So it's unfortunately feet on the street. It's not highly sophisticated. And it's really in many cases, very simple, you know, behavioral watching what people do. I mean, you don't have to be a rocket scientist to walk into these drugstores and see 500 different bottles of melatonin. No. How is anyone going to figure this out? Right? You don't have to be a rocket scientist to see that.

Walking around talking to people, you'd say, “Hey, I'm a student.” A lot of times we tell entrepreneurs to act like a student say, “I'm doing a research project for my thesis on melatonin. I see you're looking at melatonin right now. Can I ask you a few questions? I promise you, I'm not asking for your name, or whatever.” And you ask questions like, you know, “What [or] Why are you looking for melatonin?”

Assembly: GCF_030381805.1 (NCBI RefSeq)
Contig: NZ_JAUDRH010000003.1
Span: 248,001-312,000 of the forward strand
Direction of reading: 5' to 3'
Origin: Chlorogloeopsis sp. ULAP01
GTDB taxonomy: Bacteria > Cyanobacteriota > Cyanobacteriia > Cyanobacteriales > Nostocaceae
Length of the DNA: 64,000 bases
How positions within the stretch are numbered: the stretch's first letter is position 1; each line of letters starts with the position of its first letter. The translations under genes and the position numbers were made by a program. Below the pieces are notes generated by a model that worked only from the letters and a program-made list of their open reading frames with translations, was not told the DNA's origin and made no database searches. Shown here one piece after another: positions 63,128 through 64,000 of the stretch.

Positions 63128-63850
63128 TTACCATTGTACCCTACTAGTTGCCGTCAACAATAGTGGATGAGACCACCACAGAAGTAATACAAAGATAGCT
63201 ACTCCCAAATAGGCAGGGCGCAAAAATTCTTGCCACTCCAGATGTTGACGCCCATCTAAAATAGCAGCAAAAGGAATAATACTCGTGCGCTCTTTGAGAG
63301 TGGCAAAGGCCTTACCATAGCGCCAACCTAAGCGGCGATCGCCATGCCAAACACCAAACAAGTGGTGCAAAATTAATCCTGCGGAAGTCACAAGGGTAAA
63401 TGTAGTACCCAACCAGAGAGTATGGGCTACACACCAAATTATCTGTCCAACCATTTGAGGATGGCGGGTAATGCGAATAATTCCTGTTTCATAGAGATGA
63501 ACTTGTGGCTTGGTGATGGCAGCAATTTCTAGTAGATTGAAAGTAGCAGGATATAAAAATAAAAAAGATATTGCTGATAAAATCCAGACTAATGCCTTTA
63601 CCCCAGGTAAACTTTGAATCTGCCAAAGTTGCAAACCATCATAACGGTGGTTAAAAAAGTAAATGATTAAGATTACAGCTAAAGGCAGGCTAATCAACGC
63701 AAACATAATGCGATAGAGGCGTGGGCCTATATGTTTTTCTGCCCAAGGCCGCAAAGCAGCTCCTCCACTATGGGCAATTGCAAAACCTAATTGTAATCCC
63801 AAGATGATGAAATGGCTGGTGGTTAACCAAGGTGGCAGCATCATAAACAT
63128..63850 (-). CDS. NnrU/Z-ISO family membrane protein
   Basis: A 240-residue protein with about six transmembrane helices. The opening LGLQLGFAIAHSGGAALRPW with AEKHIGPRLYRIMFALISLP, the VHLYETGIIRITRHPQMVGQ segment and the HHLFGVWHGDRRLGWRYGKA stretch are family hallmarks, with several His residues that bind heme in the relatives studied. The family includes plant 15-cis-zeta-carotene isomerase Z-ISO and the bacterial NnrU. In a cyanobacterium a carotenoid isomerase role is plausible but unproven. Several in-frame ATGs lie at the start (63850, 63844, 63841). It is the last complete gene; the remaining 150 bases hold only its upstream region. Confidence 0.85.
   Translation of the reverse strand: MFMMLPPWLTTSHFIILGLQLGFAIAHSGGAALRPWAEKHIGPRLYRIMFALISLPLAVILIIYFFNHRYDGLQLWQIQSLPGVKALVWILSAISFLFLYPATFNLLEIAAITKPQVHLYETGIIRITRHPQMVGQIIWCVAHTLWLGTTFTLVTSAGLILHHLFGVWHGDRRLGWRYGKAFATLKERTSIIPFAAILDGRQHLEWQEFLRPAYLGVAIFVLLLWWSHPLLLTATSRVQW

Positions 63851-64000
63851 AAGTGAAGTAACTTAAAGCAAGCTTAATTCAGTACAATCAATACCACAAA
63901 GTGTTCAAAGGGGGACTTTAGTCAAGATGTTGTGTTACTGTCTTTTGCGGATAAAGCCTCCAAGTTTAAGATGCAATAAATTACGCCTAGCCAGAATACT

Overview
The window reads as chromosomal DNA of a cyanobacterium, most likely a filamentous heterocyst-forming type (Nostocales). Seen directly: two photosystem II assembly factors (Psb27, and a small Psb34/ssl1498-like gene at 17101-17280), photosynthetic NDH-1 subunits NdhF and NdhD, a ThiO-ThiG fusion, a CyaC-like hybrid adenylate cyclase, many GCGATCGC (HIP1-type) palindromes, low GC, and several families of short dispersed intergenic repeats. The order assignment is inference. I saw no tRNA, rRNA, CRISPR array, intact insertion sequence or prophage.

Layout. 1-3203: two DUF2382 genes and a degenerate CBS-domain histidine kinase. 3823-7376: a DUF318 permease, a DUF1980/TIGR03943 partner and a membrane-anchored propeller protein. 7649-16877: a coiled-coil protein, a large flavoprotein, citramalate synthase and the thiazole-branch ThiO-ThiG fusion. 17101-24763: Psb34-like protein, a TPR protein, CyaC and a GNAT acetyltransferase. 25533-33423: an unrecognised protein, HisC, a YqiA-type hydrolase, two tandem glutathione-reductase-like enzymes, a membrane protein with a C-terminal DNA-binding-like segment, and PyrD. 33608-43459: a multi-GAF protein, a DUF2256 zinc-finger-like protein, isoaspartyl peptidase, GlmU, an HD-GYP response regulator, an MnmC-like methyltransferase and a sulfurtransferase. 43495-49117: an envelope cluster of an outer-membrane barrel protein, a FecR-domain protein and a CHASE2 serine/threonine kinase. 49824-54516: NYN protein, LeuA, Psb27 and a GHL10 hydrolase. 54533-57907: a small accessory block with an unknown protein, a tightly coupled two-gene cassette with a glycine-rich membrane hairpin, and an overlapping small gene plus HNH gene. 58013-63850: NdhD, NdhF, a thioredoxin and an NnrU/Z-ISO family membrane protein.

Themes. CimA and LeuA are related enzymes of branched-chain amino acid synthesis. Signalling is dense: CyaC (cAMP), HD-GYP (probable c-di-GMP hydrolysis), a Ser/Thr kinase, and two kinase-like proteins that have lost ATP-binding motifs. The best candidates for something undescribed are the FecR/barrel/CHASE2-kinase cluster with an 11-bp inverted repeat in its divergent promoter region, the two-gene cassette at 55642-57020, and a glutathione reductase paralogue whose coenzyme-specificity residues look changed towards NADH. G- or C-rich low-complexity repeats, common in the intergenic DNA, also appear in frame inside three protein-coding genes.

[They say] “I'm having trouble sleeping.” Okay, great. “Has anyone given you any guidance on how much melatonin you should use now?” [They say], “Yes.”

So you build a list of questions because you're trying to see if, in fact, this customer ultimately, by rent, would use some sort of information model or content or product that would guide them on how much melatonin to use on our daily basis.

For example (I'm just making that up) the idea is that you must do a lot of questions and ask a lot of people. If the [question] is ultimately, “How much would you be willing to pay for this?” And if the answer is “I wouldn't because I need it once and once I find the right dosage I never care about it again” (which happens) then you go off and you say, “Okay, well, there's no market for this. People want it, but they want to pay for it once. They don't want to keep paying for it.”